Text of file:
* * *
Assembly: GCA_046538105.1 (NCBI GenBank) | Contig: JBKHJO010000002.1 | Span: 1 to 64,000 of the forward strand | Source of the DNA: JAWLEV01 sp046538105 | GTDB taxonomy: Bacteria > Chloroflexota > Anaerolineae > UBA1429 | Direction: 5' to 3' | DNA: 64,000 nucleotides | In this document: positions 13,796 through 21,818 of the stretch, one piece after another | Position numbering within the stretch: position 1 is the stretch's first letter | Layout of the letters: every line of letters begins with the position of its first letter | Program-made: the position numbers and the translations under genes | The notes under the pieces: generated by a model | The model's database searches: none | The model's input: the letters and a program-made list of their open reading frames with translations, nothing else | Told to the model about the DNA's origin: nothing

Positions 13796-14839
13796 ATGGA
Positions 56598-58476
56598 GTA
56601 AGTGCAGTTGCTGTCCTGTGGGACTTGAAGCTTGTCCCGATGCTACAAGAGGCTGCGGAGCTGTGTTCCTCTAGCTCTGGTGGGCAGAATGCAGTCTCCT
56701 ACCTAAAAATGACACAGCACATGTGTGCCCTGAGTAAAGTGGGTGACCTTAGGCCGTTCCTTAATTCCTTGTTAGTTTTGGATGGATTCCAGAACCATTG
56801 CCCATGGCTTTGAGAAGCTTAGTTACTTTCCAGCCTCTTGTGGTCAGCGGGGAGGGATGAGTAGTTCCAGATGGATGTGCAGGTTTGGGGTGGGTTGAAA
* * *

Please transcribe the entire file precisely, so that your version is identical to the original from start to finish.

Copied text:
Assembly: GCA_046538105.1 (NCBI GenBank) | Contig: JBKHJO010000002.1 | Span: 1 to 64,000 of the forward strand | Source of the DNA: JAWLEV01 sp046538105 | GTDB taxonomy: Bacteria > Chloroflexota > Anaerolineae > UBA1429 | Direction: 5' to 3' | DNA: 64,000 nucleotides | In this document: positions 13,796 through 21,818 of the stretch, one piece after another | Position numbering within the stretch: position 1 is the stretch's first letter | Layout of the letters: every line of letters begins with the position of its first letter | Program-made: the position numbers and the translations under genes | The notes under the pieces: generated by a model | The model's database searches: none | The model's input: the letters and a program-made list of their open reading frames with translations, nothing else | Told to the model about the DNA's origin: nothing

Positions 13796-14839
13796 ATGGA
Positions 56598-58476
56598 GTA
56601 AGTGCAGTTGCTGTCCTGTGGGACTTGAAGCTTGTCCCGATGCTACAAGAGGCTGCGGAGCTGTGTTCCTCTAGCTCTGGTGGGCAGAATGCAGTCTCCT
56701 ACCTAAAAATGACACAGCACATGTGTGCCCTGAGTAAAGTGGGTGACCTTAGGCCGTTCCTTAATTCCTTGTTAGTTTTGGATGGATTCCAGAACCATTG
56801 CCCATGGCTTTGAGAAGCTTAGTTACTTTCCAGCCTCTTGTGGTCAGCGGGGAGGGATGAGTAGTTCCAGATGGATGTGCAGGTTTGGGGTGGGTTGAAA